It seems plausible that a person should try to be the best that they can be, and that their "idealized self" serves as a normative ideal. But this runs the risk of self-idolatry, by which I mean a fetishistic concern for the mere image of virtue.
He gives the example of the way that “some conservatives to care more about looking ‘tough on terror’ than in actually achieving security”, and he quotes Laurence Thomas with another example of “conceited good intentions”:
it is about “Look how wonderful I am for having helped you”. With genuine good intentions, by contrast, the accent is on you — and not that I have helped you...
When I think of white liberals, I am stunned by how interested they (initially) are in helping me and how much they admire me just so long as I underwrite their image of a white who just adores people of color.
So, it seems, there's a sense in which we shouldn't fundamentally aim to be ideal agents after all. We should instead conceive of virtuous character as a mere means, a kind of guiding ideal that will help us realize true value in the external world (which is what really matters). This conception will hopefully make us less susceptible to 'image' hang-ups.
This is all true, but it’s only part of the story. Certainly, those whose prime concern is to look good people are acting out of vanity, which is less than laudable. But there are people who are concerned not with having an image of goodness but with actually being good.
(Caveat: we can distinguish public image from self-image. Trying to look good is to focus on one’s public image; trying to be good isn’t. But if one knows that one’s efforts to be good are succeeding, then one’s self-image will change accordingly. In terms of wanting to be good and wanting to be able to think of oneself as good, motives can be hard to disentangle – although it’s unlikely, in this case, that one would consciously want the self-image with no regard to the reality. Rather, the self-image is taken as an evidential measure of how well one is succeeding.)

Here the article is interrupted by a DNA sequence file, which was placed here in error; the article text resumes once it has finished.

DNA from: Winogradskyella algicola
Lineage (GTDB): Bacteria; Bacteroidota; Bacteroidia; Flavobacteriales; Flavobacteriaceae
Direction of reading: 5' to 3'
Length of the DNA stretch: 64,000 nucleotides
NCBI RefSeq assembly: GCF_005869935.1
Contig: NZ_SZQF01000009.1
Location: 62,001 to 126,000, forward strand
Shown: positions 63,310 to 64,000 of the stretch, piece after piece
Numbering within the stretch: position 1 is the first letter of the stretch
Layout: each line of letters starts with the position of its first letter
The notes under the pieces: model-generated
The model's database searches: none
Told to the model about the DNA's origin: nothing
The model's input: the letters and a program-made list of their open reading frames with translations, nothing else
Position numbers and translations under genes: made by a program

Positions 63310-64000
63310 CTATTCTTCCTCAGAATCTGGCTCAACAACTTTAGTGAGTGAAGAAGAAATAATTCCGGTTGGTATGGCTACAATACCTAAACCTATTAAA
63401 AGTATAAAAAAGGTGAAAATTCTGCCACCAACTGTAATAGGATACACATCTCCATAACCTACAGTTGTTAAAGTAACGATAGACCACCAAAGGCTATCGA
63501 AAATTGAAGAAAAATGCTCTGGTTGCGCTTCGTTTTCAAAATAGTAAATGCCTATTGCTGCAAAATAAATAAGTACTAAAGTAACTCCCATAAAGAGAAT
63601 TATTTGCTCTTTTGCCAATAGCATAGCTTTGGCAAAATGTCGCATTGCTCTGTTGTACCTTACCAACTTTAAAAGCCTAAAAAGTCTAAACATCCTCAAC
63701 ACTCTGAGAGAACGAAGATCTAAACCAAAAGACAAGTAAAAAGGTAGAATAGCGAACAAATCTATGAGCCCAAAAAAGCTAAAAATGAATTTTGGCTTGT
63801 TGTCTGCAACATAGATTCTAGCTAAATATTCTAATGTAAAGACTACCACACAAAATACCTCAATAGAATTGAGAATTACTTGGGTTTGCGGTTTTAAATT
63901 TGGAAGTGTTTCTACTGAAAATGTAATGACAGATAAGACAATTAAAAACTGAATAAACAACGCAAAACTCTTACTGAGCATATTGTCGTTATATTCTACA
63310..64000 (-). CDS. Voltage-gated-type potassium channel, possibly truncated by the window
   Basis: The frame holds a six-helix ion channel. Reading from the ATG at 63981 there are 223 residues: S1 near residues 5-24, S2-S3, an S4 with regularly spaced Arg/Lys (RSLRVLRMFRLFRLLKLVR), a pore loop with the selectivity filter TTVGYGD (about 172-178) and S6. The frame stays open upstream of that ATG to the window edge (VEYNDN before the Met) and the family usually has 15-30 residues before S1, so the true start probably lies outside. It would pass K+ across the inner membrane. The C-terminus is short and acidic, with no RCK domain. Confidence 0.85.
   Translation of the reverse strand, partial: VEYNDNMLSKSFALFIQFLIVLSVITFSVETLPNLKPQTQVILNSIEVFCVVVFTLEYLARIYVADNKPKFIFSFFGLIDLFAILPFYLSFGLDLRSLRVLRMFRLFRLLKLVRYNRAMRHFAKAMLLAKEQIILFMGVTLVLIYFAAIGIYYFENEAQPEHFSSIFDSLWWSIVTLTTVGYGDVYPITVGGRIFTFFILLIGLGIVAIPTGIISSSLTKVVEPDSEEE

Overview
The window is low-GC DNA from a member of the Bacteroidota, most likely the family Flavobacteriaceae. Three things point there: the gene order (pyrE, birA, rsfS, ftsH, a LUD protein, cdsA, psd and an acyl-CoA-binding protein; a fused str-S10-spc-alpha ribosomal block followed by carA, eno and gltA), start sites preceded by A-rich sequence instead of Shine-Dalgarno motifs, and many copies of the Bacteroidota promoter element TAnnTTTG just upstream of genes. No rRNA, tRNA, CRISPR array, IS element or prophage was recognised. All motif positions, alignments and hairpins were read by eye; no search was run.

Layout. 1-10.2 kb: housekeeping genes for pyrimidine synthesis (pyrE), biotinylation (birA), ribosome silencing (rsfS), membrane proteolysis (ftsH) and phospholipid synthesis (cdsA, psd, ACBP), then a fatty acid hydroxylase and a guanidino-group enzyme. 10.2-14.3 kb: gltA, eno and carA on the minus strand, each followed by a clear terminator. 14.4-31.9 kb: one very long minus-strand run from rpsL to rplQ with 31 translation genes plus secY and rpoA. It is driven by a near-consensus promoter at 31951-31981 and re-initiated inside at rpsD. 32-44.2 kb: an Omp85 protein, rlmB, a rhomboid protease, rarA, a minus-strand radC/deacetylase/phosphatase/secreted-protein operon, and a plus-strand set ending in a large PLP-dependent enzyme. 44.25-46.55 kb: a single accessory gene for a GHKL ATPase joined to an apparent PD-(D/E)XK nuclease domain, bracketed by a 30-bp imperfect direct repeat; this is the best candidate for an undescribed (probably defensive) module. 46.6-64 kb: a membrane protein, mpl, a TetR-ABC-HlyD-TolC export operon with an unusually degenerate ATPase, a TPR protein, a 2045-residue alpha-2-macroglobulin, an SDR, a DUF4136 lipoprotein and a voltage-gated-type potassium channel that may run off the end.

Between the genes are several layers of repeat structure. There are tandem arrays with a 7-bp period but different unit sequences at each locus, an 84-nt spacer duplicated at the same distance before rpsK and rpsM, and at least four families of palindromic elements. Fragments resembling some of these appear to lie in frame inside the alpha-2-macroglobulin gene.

So what about wanting to really be a good person – are there problems with that? I think so, and for the same reason that Richard condemns ‘image’ hang-ups: it’s about oneself rather than an external focus on what really matters.
A moral outlook driven by a desire to be good may take the form of a self-focused virtue ethics but it’s really more an individualistic egoism for people of a certain disposition. On this view, what’s most important to achieve is not consequences for people’s lives and the wider world, nor adherence to general moral principles, but the fulfilment of a personal ambition for oneself.
Morality should be impartial, and this outlook is anything but.
A paramount concern with one’s own virtue can have two dangers. First, there’s the risk of avoiding difficult decisions in order to keep one’s hands clean: if lesser evils are eschewed as much as greater evils, then sins of omission beckon.
Alternatively, if one succeeds in becoming firmly convinced of one’s own high moral calibre, then that can result in a lowering of standards. Someone who is satisfied that they are a good driver, for instance, will stop regularly evaluating whether this remains so, and perhaps get sloppy. Likewise, we all know of people who are so assured of their personal virtue that they become arrogant and intolerant of disagreement; they may develop blind spots or self-serving rationalisations for their own behaviour, confident that as they are a good person, the things they do will be good things.
I think it was Henry Sidgwick who said that happiness isn’t something you can directly pursue with much success; instead, you must pursue other things – career, family life, friendships, interests – which will end up making you happy. The paradox, though, is that you have to pursue these things for their own sake, not because you intend for them to make you happy. Virtue, I think, is much the same.